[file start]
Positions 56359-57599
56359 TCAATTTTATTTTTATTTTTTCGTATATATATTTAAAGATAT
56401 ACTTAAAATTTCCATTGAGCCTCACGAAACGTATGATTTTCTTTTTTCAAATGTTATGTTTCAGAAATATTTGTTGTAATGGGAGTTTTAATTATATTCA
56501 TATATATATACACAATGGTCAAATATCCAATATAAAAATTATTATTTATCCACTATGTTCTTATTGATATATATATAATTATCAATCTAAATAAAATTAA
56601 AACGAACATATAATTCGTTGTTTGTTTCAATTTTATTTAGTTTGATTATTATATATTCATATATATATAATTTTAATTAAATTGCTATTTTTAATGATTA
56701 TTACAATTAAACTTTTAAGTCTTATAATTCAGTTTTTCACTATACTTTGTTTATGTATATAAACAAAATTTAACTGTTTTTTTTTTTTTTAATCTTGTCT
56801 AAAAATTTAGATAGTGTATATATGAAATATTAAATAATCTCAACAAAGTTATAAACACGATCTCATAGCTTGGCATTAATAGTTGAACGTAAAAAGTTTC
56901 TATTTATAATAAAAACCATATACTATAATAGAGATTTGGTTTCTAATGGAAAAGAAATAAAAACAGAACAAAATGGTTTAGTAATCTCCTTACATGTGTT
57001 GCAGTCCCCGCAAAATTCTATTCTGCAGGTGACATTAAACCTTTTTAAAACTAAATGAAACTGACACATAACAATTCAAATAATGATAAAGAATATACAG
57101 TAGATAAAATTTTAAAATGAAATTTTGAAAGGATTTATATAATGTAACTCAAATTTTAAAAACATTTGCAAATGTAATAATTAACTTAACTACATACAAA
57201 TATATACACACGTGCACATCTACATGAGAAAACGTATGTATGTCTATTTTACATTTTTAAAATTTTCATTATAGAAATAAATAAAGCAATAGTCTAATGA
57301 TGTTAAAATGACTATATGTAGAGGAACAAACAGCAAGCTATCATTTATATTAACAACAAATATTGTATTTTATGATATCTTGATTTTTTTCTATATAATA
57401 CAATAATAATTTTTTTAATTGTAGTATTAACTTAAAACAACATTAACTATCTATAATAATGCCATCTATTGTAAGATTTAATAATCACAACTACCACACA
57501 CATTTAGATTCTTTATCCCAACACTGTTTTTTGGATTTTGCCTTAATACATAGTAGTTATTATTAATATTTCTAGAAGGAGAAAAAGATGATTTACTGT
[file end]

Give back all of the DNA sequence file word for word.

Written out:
Positions 56359-57599
56359 TCAATTTTATTTTTATTTTTTCGTATATATATTTAAAGATAT
56401 ACTTAAAATTTCCATTGAGCCTCACGAAACGTATGATTTTCTTTTTTCAAATGTTATGTTTCAGAAATATTTGTTGTAATGGGAGTTTTAATTATATTCA
56501 TATATATATACACAATGGTCAAATATCCAATATAAAAATTATTATTTATCCACTATGTTCTTATTGATATATATATAATTATCAATCTAAATAAAATTAA
56601 AACGAACATATAATTCGTTGTTTGTTTCAATTTTATTTAGTTTGATTATTATATATTCATATATATATAATTTTAATTAAATTGCTATTTTTAATGATTA
56701 TTACAATTAAACTTTTAAGTCTTATAATTCAGTTTTTCACTATACTTTGTTTATGTATATAAACAAAATTTAACTGTTTTTTTTTTTTTTAATCTTGTCT
56801 AAAAATTTAGATAGTGTATATATGAAATATTAAATAATCTCAACAAAGTTATAAACACGATCTCATAGCTTGGCATTAATAGTTGAACGTAAAAAGTTTC
56901 TATTTATAATAAAAACCATATACTATAATAGAGATTTGGTTTCTAATGGAAAAGAAATAAAAACAGAACAAAATGGTTTAGTAATCTCCTTACATGTGTT
57001 GCAGTCCCCGCAAAATTCTATTCTGCAGGTGACATTAAACCTTTTTAAAACTAAATGAAACTGACACATAACAATTCAAATAATGATAAAGAATATACAG
57101 TAGATAAAATTTTAAAATGAAATTTTGAAAGGATTTATATAATGTAACTCAAATTTTAAAAACATTTGCAAATGTAATAATTAACTTAACTACATACAAA
57201 TATATACACACGTGCACATCTACATGAGAAAACGTATGTATGTCTATTTTACATTTTTAAAATTTTCATTATAGAAATAAATAAAGCAATAGTCTAATGA
57301 TGTTAAAATGACTATATGTAGAGGAACAAACAGCAAGCTATCATTTATATTAACAACAAATATTGTATTTTATGATATCTTGATTTTTTTCTATATAATA
57401 CAATAATAATTTTTTTAATTGTAGTATTAACTTAAAACAACATTAACTATCTATAATAATGCCATCTATTGTAAGATTTAATAATCACAACTACCACACA
57501 CATTTAGATTCTTTATCCCAACACTGTTTTTTGGATTTTGCCTTAATACATAGTAGTTATTATTAATATTTCTAGAAGGAGAAAAAGATGATTTACTGT